Why I won’t buy Apple

This is the only guest post, by John.

My only Apple purchase was a MessagePad 2000, which I bought in late 1997. A bit after buying it, I had occasion to send the following email to Apple (webmaster@newton.apple.com):

Hi Folks,

I bought my MessagePad 2000 in September. You can imagine
that I was dismayed to see it become superceded in October,
then delighted to find the offer of an upgrade. I understand
that the demand for upgrades has been high -- it took me
weeks before I was able to get through to an operator.

Then I was told that the upgrade kits are out of stock, and
will not be available until February, but that you would be
happy to take my order and bill my card now.

The idea of billing me now for a technology item which may
or may not become available in February is outrageous, but
that’s up to you. What I really would appreciate is if you
could try to put accurate information on your web page,
though. Currently, it has statements like:

* The upgrade can be ordered starting after November 10,
  1997.  The upgrade program ends April 30, 1998 or until
  supplies last, so be sure to order early.
* ...you may hear a recording stating that the system is
  busy and to try your call later. You may also experience a
  long holding period for an available operator to take your
  order. We do not anticipate this to be an ongoing problem
  as the program progresses. If you have encountered any of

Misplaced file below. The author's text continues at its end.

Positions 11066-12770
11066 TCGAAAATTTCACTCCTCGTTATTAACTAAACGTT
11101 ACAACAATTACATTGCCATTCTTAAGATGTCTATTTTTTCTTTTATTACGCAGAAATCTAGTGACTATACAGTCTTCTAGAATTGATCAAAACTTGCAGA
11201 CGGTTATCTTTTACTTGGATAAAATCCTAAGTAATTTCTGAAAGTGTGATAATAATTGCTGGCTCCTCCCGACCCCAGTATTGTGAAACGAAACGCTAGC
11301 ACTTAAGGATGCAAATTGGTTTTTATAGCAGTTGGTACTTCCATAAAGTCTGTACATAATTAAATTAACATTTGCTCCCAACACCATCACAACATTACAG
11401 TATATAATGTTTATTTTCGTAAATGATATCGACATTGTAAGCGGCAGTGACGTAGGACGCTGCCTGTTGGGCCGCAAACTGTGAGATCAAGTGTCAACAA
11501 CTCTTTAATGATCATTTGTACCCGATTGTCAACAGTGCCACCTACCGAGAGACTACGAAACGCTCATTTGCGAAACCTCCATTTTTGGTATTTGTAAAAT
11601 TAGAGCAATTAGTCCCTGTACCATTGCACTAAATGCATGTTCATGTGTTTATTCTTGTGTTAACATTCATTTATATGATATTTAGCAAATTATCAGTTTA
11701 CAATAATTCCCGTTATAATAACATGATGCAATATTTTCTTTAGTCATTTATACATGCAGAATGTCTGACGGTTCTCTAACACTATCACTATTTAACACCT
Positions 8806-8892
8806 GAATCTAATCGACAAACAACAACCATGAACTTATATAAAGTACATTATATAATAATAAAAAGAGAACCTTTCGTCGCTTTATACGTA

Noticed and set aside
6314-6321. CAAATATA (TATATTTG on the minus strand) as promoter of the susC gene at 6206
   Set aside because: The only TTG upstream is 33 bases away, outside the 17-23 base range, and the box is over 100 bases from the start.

the above problems, we encourage you to please try calling
  at a later date when the call volume will be lower.

which do not describe the situation properly, and are
eroding my satisfaction. There’s not much point in holding
for fifteen minutes to be told that you can’t get something
until February.

On the positive side, thanks for a great product in the
MessagePad 2000.  I only hope that the demand seen for this
upgrade indicates that the Newton line is very much alive
and well, and that we can look forward to many more years of
great products in it.

Regards,

John Hurst

They didn’t even answer my note, nor (I think) did they correct their misleading web site. Instead, they dumped the whole Newton line in early 1998. Great move for customer loyalty.

I got a couple of years of partly-satisfactory use out of the gadget, but ended up putting it in the closet, since it could not be made ot interoperate with anything else. A fate which should be of concern to any potential customer of theirs.

Keyboard Heaven

Wow! Does Launchbar let keyboard junkies rock or what!!. This utility is like a combination of the VSlick alias facility, the Windows run command and the Mac OS X dock all rolled into one.

The VSlick alias facility lets you get at files or directories quickly using your specified aliases. The run command lets you quickly start applications, open directories or files. The dock shows you what’s running and acts as a sort of a repository for favourite applications.

Launchbar lets you get at files, folders, urls and applications with the keyboard using easy to remember aliases or mnemonics. Now, using the keyboard I can quickly get to the application I want without having to watch how I get there.